Last month, the US Department of Labor proposed changes to the Fair Labor Standards Act (FLSA) that would drive up costs and crush entrepreneurs in the gig economy, our nation’s small business community. Although the FLSA governs regulations for employees related to matters such as minimum wage, overtime, and record keeping, the rules and regulations previously did not apply to individuals classified as independent contractors. Under current rules, the parameters used to classify an individual as an employee, or an independent contractor, are relatively simple and clearly defined.
The proposed rule drastically changes the current tests used to determine whether an individual must be classified as an employee rather than as an independent contractor under the FLSA. Unlike the current rule set, the proposed rule attempts to expand the definition of an employee through the use of arbitrary, overly broad, and highly subjective language. The proposed rule would impose a new, six-factor test to determine whether an employer is “economically dependent” on an employer under the “totality of the circumstances.” Additionally, there is no predetermined weighting for each test. Fail one of the six tests and the individual worker can be reclassified as an employee by the federal bureaucracy.
Still confused? Well, you should, because the parameters of this proposed rule are extremely misleading and will pull the rug out from our small businesses and independent contractors who are doing well under the existing rules. That’s why the Michigan Small Business Association, of which I’ve been an active member for many years and served as its board chair, is advocating strongly against this rule change and encourages small business owners and allies across the state to join us.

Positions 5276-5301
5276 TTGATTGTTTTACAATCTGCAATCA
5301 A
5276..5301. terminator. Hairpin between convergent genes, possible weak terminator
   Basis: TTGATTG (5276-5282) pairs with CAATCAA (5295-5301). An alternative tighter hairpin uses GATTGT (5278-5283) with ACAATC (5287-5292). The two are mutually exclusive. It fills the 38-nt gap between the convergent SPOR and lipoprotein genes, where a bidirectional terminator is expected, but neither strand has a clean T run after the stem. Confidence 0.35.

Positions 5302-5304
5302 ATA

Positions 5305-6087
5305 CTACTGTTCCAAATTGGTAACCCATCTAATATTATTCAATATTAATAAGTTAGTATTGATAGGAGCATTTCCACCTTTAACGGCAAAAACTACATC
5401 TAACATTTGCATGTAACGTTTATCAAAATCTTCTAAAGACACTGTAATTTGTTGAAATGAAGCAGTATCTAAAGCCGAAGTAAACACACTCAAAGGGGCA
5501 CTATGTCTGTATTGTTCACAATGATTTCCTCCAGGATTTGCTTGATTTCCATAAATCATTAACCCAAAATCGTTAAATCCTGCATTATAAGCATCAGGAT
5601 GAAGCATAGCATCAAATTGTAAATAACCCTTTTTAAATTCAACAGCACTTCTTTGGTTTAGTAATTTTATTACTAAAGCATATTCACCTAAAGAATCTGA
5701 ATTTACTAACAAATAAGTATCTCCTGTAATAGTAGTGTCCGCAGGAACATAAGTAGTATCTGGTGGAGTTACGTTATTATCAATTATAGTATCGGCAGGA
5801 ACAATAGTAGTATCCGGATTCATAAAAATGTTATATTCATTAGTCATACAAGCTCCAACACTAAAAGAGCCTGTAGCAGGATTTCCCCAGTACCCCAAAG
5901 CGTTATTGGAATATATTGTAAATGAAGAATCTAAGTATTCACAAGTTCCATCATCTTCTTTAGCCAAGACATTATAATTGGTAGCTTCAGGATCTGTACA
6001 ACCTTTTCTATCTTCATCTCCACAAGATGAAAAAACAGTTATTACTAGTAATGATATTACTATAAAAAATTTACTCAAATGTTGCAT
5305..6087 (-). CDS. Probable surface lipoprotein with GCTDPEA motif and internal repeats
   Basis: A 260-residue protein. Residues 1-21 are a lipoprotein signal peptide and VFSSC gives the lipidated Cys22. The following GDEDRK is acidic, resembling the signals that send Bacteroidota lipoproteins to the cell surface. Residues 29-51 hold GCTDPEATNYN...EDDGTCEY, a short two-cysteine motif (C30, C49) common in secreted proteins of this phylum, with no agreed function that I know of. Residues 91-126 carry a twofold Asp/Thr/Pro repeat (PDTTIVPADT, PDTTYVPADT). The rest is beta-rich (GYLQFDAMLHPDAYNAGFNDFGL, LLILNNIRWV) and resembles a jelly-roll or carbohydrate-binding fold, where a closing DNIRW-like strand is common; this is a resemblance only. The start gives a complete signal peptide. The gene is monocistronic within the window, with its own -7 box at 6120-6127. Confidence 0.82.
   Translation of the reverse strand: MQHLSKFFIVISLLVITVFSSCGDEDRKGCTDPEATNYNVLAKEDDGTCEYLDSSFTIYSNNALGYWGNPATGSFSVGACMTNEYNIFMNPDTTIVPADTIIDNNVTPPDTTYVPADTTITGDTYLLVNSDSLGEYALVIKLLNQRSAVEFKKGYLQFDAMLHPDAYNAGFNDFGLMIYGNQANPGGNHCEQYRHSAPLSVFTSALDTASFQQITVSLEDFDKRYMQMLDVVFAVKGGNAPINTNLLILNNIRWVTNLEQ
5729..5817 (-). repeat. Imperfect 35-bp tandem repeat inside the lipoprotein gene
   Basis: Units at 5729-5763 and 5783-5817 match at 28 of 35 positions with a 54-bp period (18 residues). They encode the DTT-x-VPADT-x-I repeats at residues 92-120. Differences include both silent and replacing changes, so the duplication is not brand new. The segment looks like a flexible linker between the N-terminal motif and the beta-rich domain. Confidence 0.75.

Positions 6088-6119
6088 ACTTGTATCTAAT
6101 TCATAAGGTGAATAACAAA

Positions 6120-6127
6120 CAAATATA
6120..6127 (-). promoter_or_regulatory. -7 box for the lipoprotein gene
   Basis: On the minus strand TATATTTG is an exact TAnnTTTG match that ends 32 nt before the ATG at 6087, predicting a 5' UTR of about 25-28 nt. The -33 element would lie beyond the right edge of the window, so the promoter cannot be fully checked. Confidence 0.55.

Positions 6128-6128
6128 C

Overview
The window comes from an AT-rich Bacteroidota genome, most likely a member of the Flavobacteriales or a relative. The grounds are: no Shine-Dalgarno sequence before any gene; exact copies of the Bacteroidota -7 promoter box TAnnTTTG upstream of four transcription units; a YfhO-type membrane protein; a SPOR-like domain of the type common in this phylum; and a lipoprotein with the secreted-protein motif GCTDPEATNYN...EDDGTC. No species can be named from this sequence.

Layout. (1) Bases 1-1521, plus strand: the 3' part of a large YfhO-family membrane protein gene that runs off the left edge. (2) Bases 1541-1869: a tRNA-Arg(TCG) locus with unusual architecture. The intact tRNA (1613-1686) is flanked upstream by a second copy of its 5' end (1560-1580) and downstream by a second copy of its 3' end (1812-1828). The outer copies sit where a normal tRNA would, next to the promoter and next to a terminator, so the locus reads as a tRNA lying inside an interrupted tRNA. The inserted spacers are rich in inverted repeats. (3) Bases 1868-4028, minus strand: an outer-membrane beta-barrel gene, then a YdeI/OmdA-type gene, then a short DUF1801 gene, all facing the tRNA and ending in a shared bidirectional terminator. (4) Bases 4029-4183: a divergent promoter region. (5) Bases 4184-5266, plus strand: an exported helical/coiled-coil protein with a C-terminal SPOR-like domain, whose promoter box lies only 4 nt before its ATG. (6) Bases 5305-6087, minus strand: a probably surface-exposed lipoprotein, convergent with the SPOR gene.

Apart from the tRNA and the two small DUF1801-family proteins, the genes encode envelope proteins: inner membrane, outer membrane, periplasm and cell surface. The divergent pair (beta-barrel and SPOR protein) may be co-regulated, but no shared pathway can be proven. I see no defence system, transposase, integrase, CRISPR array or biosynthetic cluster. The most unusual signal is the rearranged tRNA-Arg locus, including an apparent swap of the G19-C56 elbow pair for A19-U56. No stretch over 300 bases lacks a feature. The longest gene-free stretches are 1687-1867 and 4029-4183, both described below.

Our opposition must be strong because if the legislation is enacted, the real pain will be felt by countless small businesses whose operations depend on hiring independent contractors. Small businesses routinely hire independent contractors to provide a myriad of services. Facilities maintenance, delivery, bookkeeping, graphic design, digital marketing, and web development are just a few examples.
Independent contractors provide the timely and scalable services that small businesses need to serve their customers or support their organizations. This symbiotic relationship accomplishes two things. 1) Small businesses get the services they need at an affordable rate that is driven by market forces, and 2) independent contractors get fair, market-based compensation for their efforts while setting their own work terms, pricing, and work schedules. It’s a real “win-win”.
Consider for a moment the real-life example of Dominique, a freelance artist working as an independent contractor hoping to turn her small clients into a sustainable small business. My company employs Dominic as an independent contractor to meet our clients’ design needs. She likes being an independent contractor because it gives her the freedom to work from home and the flexibility she needs to meet the demands of her family’s schedule.
Under the proposed rule, if any of the six-factor tests are not fully satisfied, Dominic could be classified by the government as an “employee” of my small business. This would only serve to increase my operating costs as I would have to absorb the administrative, wage, benefit and tax costs associated with bringing on additional employees. This would be especially expensive for my business because my need for design services is intermittent The symbiotic relationship between my business and Dominic,
The independent contractor will be destroyed, not by market forces, but by arbitrary regulations imposed through an overly broad, highly subjective bureaucratic regime.
The proposed rule would force Dominic to abandon his dreams of being his own boss, follow his own path, make his own, and do what he thinks is in the best interest of his family. Although he is willing to accept the economic risks associated with building his business, he will be denied the opportunity to satisfy the government’s subjective rules.
The bottom line is that the proposed USDOL rule is bad for small businesses and will severely hamper our nation’s entrepreneurial spirit. Please help us stop this rule by visiting sbam.org by November 28 and submitting a public comment to the USDOL. Before Michigan’s small businesses are hurt, the proposed rule should be rejected without exception.
— David Roa is a serial entrepreneur, owning and operating multiple businesses. David is an advocate for small business, writing and speaking on small business tax policy and small business labor policy at both the state and federal levels.